LINCOLN — Nebraska lawmakers wrapped up a special session Thursday by approving new congressional, legislative and other political district boundaries.
Gov. Pete Ricketts immediately signed the package of legislation, which passed with an emergency clause, meaning that the redrawn districts will take effect Friday.
Lawmakers had aimed to finish the once-a-decade redistricting process by Thursday so that counties, school districts and other local subdivisions have time to redraw their election districts, and so local election officials can make changes to voting precincts.
The deadline also gives potential candidates time to decide whether to run for office. Candidates can start filing on Jan. 5 for the May 10 primary election.
The pandemic delayed the release of 2020 U.S. Census data, which drives redistricting, putting lawmakers under an intense time crunch for map drawing and negotiations.
State Sen. Lou Ann Linehan of Elkhorn, the Republican chairwoman of the Redistricting Committee, praised colleagues and legislative staff for their hard work in getting the job done within a compressed timetable.
“It’s been a hard month for everyone,” she said. “Everyone had to give, in an incredibly tight framework, and I thank you all.”
Sen. Justin Wayne of Omaha, the Democratic vice chairman of the committee, said this was the most transparent and public redistricting process ever in Nebraska, despite the difficulties of getting information out in a timely manner.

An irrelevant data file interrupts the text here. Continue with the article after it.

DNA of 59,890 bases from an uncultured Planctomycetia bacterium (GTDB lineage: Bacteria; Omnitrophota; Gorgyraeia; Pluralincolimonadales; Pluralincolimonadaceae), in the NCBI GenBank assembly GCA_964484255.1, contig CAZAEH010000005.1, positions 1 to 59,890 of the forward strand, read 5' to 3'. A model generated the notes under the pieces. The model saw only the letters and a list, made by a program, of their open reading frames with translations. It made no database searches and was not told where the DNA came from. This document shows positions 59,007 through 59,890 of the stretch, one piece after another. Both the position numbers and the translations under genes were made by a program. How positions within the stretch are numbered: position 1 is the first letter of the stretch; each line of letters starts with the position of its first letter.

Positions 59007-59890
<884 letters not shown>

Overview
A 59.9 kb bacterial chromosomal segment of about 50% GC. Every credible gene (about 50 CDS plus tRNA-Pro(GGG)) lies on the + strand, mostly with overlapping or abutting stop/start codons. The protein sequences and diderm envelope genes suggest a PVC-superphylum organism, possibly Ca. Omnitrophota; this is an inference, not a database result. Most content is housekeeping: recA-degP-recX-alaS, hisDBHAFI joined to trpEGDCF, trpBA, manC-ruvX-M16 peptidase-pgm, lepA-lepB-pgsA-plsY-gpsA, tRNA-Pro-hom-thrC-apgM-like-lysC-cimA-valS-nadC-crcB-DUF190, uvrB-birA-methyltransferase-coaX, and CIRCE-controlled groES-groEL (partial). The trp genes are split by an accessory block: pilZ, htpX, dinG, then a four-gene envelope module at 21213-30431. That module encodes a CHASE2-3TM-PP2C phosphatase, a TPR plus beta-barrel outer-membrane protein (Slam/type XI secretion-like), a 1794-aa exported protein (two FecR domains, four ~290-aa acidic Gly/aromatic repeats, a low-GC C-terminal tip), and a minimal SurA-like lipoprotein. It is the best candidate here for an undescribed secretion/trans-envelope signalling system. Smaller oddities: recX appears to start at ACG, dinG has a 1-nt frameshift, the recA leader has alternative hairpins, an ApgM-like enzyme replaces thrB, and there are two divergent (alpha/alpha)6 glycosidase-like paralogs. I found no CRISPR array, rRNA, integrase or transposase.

“This was a very frustrating process; it was a process, but it got done,” he said.
Sen. Tom Briese of Albion, one of nine committee members, called the process long and difficult, saying it “entailed some gamesmanship, with all sides jockeying for position.”
“Although there are likely 49 of us who would prefer something slightly different, at the end of the day, I believe the bills passed reflect a compromise that is fair to all Nebraskans,” he said in a text message.
Under the new congressional plan, all of Douglas County remained in the 2nd District, along with western Sarpy County. The more rural Saunders County was added, moving out of the 1st District to the 2nd.
Gretna, Springfield and Papillion’s southern neighborhoods stayed with the Omaha-dominated district, where they are currently, and will continue to be represented by Rep. Don Bacon.
La Vista and the bulk of Papillion were shifted out of the 2nd District and into the 1st District, represented by Rep. Jeff Fortenberry. Bellevue and Offutt Air Force Base are already in the 1st District, where they would remain. Both Bacon and Fortenberry are Republicans.
The legislative plan moved District 36 from central Nebraska to western Sarpy County. The change means that State Sen. Matt Williams of Gothenburg will not represent the people who elected him during his last year in office. He is term-limited.
But the shift of population from rural Nebraska to its urban areas, especially the Omaha metro area, meant that a legislative district had to be moved. Williams agreed to the change so lawmakers could get the redistricting done.